I laugh all the time, but it takes a lot to get me to laugh out loud. Usually I kind of make this breathy sound in my chest and my shoulders shake. Same thing with crying—I don’t even remember the last time I cried out loud.

Danny cried out loud. Man, he was noisy. I remember, when we were really little, trying to shush him. It always scared me to hear him bellowing the way he did.

Shush, little baby!

I still get scared when babies cry. There’s a part of me that feels a panicky certainty that the sound will bring danger. My heart races and I can’t completely catch my breath.

I guess there is some part of me, deep down, that does remember those long days of waiting for someone to find us. That’s the part of me that remains afraid even though I know I’m safe now.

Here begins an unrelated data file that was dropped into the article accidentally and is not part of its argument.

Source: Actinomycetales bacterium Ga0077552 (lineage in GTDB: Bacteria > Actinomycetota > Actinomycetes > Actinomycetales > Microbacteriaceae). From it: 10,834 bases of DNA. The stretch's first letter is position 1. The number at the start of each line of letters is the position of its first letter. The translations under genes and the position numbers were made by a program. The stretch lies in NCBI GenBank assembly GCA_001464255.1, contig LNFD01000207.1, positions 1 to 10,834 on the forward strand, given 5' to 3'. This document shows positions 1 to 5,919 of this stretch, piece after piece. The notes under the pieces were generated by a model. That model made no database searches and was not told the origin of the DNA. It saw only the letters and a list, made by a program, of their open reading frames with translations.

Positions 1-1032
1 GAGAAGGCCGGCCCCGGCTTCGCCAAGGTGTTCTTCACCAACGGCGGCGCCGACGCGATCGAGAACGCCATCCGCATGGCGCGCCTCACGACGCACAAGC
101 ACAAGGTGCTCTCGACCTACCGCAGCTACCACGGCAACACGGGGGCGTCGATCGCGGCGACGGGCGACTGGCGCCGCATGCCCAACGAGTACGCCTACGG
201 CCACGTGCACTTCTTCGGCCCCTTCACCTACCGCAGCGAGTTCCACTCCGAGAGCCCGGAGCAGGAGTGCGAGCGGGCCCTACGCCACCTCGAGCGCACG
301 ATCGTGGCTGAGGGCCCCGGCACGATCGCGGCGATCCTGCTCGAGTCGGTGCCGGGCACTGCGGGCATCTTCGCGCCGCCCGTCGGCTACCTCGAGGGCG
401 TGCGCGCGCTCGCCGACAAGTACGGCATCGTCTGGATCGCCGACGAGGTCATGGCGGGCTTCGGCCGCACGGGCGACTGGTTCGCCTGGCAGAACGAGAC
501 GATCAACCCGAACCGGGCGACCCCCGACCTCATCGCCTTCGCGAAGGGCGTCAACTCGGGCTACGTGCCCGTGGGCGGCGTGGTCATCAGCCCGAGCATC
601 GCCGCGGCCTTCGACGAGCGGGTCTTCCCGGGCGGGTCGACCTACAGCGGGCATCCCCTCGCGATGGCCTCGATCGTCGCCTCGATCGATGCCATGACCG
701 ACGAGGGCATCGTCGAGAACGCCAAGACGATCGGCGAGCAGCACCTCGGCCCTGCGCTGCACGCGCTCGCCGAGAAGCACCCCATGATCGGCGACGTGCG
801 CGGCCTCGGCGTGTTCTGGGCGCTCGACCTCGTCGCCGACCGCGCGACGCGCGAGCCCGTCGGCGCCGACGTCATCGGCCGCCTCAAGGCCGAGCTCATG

I like it underground. Danny likes it outside, but he’s always stayed with me if no one could persuade me to “get some Vitamin D”. I mean, I go outside…sometimes. I don’t know why it’s hard for me. Once I’m out, I’m okay for a little while, and then—


Daddy uses this ploy: “Do it for Danny. You know he loves the sunshine.”

He really does. He loves to be outside, running around, digging in the garden, getting dirty and suntanned.

He’s so cute.

I guess I should tell you about Danny.

First, he’s not my brother or anything like that.

Rosa, his mother, came to the group because she was fleeing an abusive relationship and was staying with one of my mother’s cousins. They attended a 4th of July picnic at my grandparent’s house. When we—Mamma, Penny, Mae and I—didn’t show up, Gramps sent Morty to check on us.

That’s how we ended up rescued.